Simo Virokannas

Writings and ramblings

Compiling Pixar’s USD natively on Apple M1

This is in no way meant to be a “standard, do it this way” kind of a solution, but just one way of making it happen. I don’t like how homebrew and alike plug themselves into default locations and potentially taint your environment, so I default to Python-centric virtual environment handlers like miniconda. With the announcement that usdview now supports Metal, I wanted to have a go at it: so this is how you can compile Pixar’s USD (and usdview) without using Rosetta and run natively on M1 chips.


Xcode – must be installed and run at least one time to install the platform support. You may be able to just use the command line tools (run xcode-select –install ) but I recommend just going ahead and spending 4 hours downloading and installing Xcode.

Miniconda3 Apple M1 – installer can be downloaded at

I like using /opt for these environments, but it’s up to you where you want yours. Install the M1 version of miniconda, activate it (run path_to_conda/bin/activate), then install conda-forge:

conda config --add channels conda-forge
conda config --set channel_priority strict

Install cmake, numpy, pyside6 and pyopengl:

conda install cmake numpy
pip install pyside6 PyOpenGL

Download and prepare USD for compiling

Get the ‘dev’ branch if 22.05 isn’t out yet, otherwise ‘release’. This is because 22.05 is the first one to include Metal support for Hydra.

USD doesn’t support PySide6 (and PySide2 won’t work with M1) so you’ll need to trick it into compiling:

# go to your conda bin folder
cd /opt/conda/bin
ln -s pyside6-uic pyside2-uic
cd /opt/conda/lib/python3.*/site-packages
ln -s PySide6 PySide2

Patch the build_scripts/ file around line 427 and add the one line with DPXR_PY_UNDEFINED_DYNAMIC_LOOKUP:

    with CurrentWorkingDirectory(buildDir):
        Run('cmake '
            '-DCMAKE_INSTALL_PREFIX="{instDir}" '
            '-DCMAKE_PREFIX_PATH="{depsInstDir}" '
            '-DCMAKE_BUILD_TYPE={config} '
            '{osx_rpath} '
            '{generator} '

Patching usdview

As one would guess, the PySide2 symlink is just a band-aid – stuff won’t just run like that, especially when OpenGL support is one of the biggest changes in PySide6.

You’ll need to patch two files: and These might get outdated as soon as an official release comes out, so I’ll briefly explain the changes as well.

Apply the two patches inside the folder you have USD checked out in like this (once for each patch):

patch -p1 <path_to_patch.patch

Run the compile script (again, I just like to put the USD build under /opt/USD but choose wherever you like):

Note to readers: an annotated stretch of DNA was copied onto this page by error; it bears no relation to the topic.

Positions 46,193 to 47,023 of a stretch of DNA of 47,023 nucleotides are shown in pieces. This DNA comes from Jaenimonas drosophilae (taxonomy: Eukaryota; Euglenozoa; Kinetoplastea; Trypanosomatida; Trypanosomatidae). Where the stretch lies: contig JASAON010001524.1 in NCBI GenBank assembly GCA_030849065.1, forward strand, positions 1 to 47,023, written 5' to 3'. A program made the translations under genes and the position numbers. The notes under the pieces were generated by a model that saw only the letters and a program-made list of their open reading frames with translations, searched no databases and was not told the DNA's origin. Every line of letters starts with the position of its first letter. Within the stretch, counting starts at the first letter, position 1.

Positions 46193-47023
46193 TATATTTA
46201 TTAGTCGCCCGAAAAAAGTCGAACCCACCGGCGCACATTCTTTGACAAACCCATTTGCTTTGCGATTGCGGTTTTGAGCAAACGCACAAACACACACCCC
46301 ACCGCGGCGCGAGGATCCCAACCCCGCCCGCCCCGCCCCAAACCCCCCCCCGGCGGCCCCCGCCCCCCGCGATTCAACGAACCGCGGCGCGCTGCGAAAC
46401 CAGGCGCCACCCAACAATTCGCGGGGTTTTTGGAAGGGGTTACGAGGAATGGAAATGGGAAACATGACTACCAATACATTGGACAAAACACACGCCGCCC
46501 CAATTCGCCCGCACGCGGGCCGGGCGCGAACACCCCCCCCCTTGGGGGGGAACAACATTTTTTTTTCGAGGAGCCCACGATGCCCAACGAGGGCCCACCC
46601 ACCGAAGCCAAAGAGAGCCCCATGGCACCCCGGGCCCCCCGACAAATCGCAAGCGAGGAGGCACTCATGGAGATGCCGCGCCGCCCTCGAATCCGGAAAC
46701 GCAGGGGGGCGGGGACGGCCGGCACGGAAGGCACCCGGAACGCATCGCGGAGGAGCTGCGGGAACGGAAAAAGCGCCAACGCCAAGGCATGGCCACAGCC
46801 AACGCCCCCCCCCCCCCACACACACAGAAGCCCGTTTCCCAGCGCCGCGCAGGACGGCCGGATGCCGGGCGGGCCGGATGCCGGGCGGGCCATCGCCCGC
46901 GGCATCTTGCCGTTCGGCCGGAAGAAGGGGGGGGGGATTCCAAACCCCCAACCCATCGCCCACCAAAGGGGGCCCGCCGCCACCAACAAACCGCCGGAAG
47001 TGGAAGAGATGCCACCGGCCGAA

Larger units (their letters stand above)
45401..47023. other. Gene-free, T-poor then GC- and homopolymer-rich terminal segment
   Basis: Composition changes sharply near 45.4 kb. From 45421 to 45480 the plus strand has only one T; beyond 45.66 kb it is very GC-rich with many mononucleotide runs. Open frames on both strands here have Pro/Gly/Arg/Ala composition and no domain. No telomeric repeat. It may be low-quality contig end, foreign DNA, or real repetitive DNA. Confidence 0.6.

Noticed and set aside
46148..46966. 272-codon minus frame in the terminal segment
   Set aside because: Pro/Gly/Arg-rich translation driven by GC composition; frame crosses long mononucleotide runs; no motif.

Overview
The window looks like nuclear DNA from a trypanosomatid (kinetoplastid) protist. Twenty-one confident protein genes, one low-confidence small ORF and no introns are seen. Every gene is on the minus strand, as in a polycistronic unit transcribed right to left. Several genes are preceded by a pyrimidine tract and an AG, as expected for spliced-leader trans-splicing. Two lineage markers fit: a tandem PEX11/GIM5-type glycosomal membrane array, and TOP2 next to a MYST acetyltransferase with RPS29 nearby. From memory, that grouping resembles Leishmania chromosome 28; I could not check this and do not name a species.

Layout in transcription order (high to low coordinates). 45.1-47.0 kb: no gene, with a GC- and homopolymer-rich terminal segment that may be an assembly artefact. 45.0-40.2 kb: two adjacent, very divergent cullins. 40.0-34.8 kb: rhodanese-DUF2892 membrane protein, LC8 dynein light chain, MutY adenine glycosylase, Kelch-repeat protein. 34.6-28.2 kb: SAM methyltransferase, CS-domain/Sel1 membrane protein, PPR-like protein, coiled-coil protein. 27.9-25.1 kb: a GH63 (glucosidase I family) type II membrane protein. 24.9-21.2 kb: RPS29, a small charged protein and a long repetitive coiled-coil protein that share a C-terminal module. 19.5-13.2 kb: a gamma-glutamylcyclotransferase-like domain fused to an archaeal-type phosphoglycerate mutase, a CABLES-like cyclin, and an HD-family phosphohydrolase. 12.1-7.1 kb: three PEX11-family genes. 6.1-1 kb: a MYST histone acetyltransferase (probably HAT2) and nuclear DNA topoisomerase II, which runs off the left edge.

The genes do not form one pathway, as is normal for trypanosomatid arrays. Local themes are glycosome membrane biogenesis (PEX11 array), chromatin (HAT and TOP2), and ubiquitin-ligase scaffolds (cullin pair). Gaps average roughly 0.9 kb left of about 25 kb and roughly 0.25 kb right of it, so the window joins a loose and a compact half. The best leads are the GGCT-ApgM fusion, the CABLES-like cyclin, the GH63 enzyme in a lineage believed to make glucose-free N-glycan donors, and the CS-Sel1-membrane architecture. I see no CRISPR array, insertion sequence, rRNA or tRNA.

python build_scripts/ --build-args TBB,"arch=arm64" --python /opt/USD

Test it

Things may have changed, maybe this method no longer works, for any of a million reasons, but even if you don’t get any errors it’s good to test the newly installed USD with a sample set in a fresh terminal. Pixar’s Kitchen set is a great example:

# activate your conda environment
source /opt/conda/bin/activate

# include USD in your env
export PYTHONPATH=/opt/USD/lib/python
export PATH=/opt/USD/bin:$PATH

# test!
usdview path_to_kitchen_set.usd
Ok maybe it looks a bit different, just couldn’t resist

Clean up PySide2 links

Now that everything’s compiled, you can remove the symlinks for PySide2:

# go to your conda bin folder
cd /opt/conda/bin
rm -f pyside2-uic
cd /opt/conda/lib/python3.*/site-packages
rm -f PySide2


4 responses to “Compiling Pixar’s USD natively on Apple M1”

  1. Excellent!
    I didn’t need to use Conda.
    Just install from and export PATH=$PATH:/Applications/
    I wrapped this all in a shell script to perform the tasks. (Presuming Xcode and CMake are installed.)

    1. Thank you, and I’m glad it works with the vanilla environment too!

      The reason I’m using conda to wrap the environment is to prevent the two pip packages, PySide6 and PyOpenGL from being available in the system environment, but I’m sure in most cases that’s not even a concern.

  2. Awesome!

    I also have a M1 Mac, however Renderman still doesn’t run on M1 natively, so in theory, launching the terminal via Rosetta (and skipping the PySide6 step of course) should compile it as Intel/x86, is that correct?
    I know it is not the perfect idea, but it’s just so I can have Storm and the Renderman plugin as well in it. Renderman, Houdini and Maya are still in development for M1.

    Will wait for the X-Code download yet (this is why I still haven’t tried), but thanks in advance!

    1. You’ll need to have a separate conda environment (a x86_64 one) set up, yes, and the most straight-forward way to do that is to do a rosetta terminal session, but you also must use the intel miniconda-installer. But what comes to the PySide6 step: as it took me this long to reply, the whole USD environment now supports pyside6 – no patches needed, just go with it.

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